Debating in Toronto
In early May, Kavi G and Afyz M set off with me to the University of Toronto School to take part in the Junior National Debate Tournament. Although they had earned this berth by placing among the top 10 debaters in the BC Provincials a month earlier, they were not prepared for the accelerated pace and bludgeoning force of logic applied by the best 92 debaters from across the country. The competition seemed to take a long time to get going - as if the boys were not already feeling "at sea", the debaters were treated to a tour of the new Ripley’s Aquarium at the bottom of the CN Tower and seemingly endless meals and speeches. Finally, the first round of debate started after dinner on Friday.
They lost the contest to a couple boys from Alberta; our lads were just not used to the style of debate which allowed only six minutes rather than the usual eight to mount a convincing refutation to the opposing side as well as rebuilding their own case (known as the model) to withstand further onslaught from the second speaker.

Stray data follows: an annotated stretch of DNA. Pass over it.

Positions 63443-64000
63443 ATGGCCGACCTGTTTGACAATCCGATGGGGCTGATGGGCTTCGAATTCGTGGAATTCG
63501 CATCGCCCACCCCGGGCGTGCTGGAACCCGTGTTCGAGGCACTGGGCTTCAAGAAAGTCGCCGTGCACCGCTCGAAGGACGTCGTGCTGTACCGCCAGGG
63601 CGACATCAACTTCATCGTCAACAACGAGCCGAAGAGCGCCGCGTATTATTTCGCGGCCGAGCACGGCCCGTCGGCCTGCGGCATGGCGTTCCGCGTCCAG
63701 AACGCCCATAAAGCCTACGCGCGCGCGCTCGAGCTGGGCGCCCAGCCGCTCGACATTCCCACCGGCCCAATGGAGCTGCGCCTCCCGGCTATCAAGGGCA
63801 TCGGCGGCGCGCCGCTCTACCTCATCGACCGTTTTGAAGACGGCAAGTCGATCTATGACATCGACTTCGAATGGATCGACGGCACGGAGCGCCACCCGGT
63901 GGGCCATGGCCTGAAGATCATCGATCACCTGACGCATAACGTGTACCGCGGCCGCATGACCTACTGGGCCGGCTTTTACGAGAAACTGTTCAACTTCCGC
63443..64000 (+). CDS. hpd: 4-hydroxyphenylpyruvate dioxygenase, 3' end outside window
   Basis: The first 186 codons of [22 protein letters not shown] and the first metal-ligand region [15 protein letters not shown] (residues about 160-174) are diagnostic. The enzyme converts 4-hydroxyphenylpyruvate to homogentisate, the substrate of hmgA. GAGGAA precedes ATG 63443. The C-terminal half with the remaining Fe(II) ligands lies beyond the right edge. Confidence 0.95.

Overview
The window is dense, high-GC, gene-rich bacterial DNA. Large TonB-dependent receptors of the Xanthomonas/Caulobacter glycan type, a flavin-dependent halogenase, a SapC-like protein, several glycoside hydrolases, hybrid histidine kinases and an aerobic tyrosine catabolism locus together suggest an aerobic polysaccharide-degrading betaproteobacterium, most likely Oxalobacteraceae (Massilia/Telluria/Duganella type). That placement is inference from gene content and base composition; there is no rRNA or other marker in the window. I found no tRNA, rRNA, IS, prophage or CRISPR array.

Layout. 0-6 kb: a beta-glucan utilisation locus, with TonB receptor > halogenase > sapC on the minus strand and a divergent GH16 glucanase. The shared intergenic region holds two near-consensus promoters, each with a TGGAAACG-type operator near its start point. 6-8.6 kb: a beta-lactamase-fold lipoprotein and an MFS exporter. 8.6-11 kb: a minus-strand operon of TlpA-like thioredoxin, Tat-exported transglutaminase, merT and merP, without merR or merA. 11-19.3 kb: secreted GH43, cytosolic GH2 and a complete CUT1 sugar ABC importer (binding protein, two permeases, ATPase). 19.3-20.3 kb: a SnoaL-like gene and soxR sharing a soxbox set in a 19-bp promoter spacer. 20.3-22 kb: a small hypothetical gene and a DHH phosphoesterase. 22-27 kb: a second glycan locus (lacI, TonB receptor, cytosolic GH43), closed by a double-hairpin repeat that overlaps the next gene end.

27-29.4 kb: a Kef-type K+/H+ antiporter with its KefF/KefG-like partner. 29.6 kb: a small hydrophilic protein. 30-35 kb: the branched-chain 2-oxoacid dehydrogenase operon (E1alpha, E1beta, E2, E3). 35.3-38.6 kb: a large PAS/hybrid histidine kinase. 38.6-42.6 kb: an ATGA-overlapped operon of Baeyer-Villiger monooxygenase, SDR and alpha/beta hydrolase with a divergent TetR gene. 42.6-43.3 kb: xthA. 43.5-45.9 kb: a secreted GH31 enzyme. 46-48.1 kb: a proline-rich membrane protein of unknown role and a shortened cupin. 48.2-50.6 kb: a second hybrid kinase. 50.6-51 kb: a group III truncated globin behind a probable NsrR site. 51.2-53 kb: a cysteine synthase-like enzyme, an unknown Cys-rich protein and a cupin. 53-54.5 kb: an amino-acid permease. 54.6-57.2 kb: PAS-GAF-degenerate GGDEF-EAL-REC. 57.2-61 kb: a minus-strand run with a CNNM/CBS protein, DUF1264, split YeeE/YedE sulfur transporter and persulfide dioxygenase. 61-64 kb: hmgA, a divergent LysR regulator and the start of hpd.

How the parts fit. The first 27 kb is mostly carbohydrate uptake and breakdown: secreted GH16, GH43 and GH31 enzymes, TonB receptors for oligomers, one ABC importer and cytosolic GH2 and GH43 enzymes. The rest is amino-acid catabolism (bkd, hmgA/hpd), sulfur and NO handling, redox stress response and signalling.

Afyz was stunned! I don’t think he had experienced losing an argument before that moment. Kavi was irritated. Both of them realized that their ersatz debates on the island had only given them a taste for the bloodsport that was being practiced here. Eyes flashing and bickering slightly among themselves as they walked to the new debate room, the boys faced their second round of competition.…which they won, against a couple of lads from Nova Scotia. Afyz ladled up a much more comprehensive and careful explanation of their model and then Kavi delivered a refutation of the opposition’s salvo with the passion of an older man who’d just been robbed of his most prized possessions and was not going to let it happen again.
For the rest of the next two days the boys won almost every round that came their way, finishing only 0.1 out of a 200 point average score of the semi-finals. Leveraging their hard-learned experience, the boys adopted the new style of debate that had them speaking right past the timekeeper’s warning and into the 15 seconds grace period every time they stood up. The grandiose barrage of hyperbolic words like “sovereignty” and “inalienable” has led the BC team and me to rename Kavi and Afyz as Erroneous and Illogical, their favourite go-to adjectives.
The boys placed 11th out of 46 teams while Kavi placed 10th individually and they ended up contributing very significantly to the 12 person BC contingent. Their coaches will now be struggling to find new competition worthy of their newfound confidence and skill in the years to come; it will not be easy.
Mr. Neil Bryant, Debate Coach